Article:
Series Description

Documentary and Reference Guides

What does the U.S. Constitution really say about the right to bear arms? The controversy surrounding this single issue illustrates how important documents are to understanding history--and how they can be open to interpretation. How can students best understand the impact and nuances of the documents that frame America's story?

Expertly chosen primary source documents, analytical commentary, and comprehensive study resources present Americans grappling directly with complex social and political issues in ways that have had a deep and lasting impact on contemporary society.

Students often are unaware that hotly contested public debates have deep historical roots. Intended to allow readers to engage with history and discover the development of controversial social and political issues over time, the Documentary and Reference Guides series introduces such issues through carefully chosen primary source documents.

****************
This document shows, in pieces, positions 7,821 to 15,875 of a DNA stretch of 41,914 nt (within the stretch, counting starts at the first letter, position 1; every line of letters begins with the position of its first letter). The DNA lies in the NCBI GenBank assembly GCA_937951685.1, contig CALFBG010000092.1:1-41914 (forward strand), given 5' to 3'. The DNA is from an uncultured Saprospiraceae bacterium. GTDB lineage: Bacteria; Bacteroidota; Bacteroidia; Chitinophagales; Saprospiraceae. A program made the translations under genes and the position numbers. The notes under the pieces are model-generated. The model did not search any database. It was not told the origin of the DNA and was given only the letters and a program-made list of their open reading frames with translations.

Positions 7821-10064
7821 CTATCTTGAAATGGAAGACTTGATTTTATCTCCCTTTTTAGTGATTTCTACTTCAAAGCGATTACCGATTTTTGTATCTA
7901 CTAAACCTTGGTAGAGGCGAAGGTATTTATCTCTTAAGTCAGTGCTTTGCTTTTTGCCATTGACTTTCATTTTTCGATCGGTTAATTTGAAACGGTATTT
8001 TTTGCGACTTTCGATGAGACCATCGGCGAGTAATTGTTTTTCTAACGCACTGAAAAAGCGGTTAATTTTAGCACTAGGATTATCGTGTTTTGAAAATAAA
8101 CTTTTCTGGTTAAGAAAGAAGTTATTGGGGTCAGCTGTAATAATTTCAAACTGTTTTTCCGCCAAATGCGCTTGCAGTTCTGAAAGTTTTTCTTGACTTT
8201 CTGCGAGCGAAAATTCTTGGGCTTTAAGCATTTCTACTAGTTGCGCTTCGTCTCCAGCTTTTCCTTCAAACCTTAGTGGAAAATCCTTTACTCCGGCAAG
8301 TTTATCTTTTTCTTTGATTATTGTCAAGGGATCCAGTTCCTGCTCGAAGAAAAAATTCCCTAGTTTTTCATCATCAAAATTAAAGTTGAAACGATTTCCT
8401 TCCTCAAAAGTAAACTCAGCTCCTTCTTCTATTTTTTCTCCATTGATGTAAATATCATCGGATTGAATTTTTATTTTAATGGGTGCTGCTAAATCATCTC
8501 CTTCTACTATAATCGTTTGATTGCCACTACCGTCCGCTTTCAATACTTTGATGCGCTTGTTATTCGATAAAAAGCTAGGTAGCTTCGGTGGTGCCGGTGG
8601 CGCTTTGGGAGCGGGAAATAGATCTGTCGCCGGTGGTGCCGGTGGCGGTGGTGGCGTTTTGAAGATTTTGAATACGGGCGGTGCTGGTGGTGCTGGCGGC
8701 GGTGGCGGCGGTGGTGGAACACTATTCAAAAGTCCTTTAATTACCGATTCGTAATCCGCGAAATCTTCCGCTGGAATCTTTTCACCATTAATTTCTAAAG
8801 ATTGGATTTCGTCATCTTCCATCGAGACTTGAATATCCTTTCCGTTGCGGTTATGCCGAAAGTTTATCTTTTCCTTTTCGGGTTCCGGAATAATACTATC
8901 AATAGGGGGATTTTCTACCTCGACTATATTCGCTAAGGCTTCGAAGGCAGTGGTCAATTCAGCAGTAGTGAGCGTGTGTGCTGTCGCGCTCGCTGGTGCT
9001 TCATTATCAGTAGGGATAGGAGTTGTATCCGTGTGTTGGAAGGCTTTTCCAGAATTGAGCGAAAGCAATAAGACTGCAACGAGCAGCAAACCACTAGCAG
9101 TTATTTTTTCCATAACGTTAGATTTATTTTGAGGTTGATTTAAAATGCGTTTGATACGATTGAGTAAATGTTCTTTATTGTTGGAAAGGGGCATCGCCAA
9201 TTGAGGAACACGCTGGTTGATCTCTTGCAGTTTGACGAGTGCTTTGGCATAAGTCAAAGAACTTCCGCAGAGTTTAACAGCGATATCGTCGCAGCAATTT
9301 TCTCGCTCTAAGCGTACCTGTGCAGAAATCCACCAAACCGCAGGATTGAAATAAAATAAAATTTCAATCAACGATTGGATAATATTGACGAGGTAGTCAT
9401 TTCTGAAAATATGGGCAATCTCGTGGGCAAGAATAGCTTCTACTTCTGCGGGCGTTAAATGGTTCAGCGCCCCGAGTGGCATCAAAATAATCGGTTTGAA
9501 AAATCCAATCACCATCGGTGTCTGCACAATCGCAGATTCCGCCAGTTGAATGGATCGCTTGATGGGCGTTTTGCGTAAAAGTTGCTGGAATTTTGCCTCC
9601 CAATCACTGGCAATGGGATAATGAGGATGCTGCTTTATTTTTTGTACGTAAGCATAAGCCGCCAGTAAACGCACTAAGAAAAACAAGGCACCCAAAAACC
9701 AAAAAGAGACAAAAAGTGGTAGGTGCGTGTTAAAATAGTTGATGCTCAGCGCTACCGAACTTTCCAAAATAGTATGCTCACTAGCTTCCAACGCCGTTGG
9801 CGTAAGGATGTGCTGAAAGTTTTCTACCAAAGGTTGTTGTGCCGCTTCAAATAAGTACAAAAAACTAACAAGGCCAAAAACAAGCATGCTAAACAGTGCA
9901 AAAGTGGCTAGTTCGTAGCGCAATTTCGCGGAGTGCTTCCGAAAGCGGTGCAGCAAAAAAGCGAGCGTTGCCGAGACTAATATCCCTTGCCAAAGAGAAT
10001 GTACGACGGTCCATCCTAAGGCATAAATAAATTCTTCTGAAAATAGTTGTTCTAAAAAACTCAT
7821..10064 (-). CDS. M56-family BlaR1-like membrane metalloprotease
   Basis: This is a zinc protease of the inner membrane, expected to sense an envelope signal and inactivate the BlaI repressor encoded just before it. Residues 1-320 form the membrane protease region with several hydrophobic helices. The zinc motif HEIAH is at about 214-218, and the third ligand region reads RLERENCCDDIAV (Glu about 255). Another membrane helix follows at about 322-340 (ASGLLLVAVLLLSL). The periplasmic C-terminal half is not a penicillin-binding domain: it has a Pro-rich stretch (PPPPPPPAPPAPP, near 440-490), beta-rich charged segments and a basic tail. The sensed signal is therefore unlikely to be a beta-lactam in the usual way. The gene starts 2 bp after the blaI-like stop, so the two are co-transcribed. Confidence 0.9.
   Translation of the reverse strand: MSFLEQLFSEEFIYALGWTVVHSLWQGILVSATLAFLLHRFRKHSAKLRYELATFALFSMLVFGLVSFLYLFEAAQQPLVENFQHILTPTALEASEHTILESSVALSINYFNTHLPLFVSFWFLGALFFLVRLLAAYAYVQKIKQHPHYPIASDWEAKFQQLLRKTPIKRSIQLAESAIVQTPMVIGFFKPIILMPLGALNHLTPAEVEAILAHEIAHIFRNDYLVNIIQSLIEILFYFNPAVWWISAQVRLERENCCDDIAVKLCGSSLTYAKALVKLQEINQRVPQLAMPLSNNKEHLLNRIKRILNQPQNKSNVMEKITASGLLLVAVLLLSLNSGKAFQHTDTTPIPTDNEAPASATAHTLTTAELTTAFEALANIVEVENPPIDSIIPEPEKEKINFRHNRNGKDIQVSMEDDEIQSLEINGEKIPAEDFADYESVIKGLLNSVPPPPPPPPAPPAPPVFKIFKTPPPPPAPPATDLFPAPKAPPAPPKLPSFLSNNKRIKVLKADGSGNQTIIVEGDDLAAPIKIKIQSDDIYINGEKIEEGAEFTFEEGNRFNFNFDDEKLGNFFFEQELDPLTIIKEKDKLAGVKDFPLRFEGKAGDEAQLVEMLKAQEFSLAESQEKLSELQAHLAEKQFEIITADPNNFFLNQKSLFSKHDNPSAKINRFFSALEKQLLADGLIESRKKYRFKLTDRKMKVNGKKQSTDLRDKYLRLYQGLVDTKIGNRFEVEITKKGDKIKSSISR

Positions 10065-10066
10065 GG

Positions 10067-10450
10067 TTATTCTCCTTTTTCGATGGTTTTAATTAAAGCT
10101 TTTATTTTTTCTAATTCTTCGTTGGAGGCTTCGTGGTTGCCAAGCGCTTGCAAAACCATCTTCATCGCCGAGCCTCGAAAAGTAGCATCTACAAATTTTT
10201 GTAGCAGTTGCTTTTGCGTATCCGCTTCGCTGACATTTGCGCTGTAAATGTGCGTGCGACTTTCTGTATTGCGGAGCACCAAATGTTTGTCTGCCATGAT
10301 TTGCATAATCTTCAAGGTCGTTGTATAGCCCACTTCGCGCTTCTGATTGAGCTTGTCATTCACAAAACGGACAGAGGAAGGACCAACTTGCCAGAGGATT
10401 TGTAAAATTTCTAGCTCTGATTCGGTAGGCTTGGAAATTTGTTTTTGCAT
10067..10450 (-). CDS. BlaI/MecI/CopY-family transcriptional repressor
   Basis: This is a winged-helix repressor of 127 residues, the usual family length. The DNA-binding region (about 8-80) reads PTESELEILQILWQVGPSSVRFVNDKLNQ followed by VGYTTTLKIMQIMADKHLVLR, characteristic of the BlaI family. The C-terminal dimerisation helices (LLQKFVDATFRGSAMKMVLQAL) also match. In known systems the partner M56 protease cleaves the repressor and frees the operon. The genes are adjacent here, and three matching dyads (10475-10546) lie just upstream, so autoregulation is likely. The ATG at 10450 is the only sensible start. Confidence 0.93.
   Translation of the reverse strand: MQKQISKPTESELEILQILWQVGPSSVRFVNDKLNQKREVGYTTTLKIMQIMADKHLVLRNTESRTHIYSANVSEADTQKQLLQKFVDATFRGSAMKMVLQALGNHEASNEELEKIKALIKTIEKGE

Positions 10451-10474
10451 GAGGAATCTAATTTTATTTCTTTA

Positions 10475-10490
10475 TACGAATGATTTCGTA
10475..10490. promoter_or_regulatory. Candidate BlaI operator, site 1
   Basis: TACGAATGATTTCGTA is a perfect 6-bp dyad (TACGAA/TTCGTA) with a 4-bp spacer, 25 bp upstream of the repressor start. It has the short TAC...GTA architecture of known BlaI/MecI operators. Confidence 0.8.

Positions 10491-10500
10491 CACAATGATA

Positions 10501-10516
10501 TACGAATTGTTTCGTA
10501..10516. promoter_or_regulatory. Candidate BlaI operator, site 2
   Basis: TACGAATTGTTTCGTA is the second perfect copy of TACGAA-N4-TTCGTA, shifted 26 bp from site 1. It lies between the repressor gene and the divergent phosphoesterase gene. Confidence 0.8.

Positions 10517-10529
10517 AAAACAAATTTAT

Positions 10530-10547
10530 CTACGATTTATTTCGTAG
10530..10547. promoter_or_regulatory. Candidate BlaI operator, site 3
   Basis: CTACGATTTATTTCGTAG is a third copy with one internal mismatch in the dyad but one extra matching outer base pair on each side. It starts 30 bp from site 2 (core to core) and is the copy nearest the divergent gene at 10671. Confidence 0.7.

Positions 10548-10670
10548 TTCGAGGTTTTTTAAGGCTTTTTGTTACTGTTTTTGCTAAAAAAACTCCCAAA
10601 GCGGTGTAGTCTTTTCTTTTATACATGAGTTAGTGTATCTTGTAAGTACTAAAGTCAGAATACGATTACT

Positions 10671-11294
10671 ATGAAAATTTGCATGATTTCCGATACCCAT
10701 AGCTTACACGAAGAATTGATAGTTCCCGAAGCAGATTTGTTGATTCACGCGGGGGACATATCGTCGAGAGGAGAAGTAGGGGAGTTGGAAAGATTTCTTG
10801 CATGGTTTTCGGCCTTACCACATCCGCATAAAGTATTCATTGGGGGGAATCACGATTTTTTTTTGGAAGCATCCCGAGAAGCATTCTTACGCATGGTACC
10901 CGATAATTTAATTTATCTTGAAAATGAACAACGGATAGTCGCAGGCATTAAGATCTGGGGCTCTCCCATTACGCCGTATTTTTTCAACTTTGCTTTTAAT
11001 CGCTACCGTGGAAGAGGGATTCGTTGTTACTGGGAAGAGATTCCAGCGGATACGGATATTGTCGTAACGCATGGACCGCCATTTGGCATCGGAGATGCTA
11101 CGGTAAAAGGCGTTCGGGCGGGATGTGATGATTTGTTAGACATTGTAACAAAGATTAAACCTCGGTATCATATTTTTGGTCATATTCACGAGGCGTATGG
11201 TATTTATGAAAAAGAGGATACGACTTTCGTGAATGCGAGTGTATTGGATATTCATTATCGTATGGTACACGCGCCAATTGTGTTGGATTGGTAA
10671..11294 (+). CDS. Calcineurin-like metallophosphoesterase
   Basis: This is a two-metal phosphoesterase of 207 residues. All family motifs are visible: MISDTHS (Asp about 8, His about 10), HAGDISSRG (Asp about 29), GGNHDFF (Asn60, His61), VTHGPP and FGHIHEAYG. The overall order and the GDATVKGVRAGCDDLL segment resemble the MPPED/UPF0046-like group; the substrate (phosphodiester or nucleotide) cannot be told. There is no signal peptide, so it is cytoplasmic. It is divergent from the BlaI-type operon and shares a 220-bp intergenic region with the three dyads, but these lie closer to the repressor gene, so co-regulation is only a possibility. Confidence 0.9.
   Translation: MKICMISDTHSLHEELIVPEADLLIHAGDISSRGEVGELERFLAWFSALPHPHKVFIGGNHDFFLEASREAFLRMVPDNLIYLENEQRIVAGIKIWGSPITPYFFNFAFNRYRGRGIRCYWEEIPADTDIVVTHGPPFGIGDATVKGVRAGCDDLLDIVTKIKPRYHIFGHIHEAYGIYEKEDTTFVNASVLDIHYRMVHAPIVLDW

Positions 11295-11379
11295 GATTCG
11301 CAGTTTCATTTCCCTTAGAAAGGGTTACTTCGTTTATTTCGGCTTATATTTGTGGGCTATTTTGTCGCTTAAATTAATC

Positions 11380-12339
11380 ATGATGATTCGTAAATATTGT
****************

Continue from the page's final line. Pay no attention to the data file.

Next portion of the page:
The documents analyzed in these volumes encourage critical thinking, offering fresh perspectives as they sweep away preconceptions and restore immediacy to debates that may have become stale. They encourage students to explore for themselves how important issues came to be framed as they are and to consider how contemporary discussion might advance beyond the assumptions and hardened positions of the past.


  •  Offers primary source documents--well known and less so--that are most important for understanding a given issue, selected and analyzed by subject-area specialists
  •  Presents document headnotes, text, and analysis in a consistent manner, making the book easy for readers to navigate
  •  Steers students and general readers to the most useful and reliable sources for further information, whether print, electronic, multimedia, or institutional resources


  •  50-100 primary source documents, topically and chronologically organized, including excerpts from legislation, U.S. Supreme Court decisions, manifestos, broadcast statements, controversial writings such as Thomas Paine's pamphlets and excerpts from the Federalist Papers, and personal writings, such as letters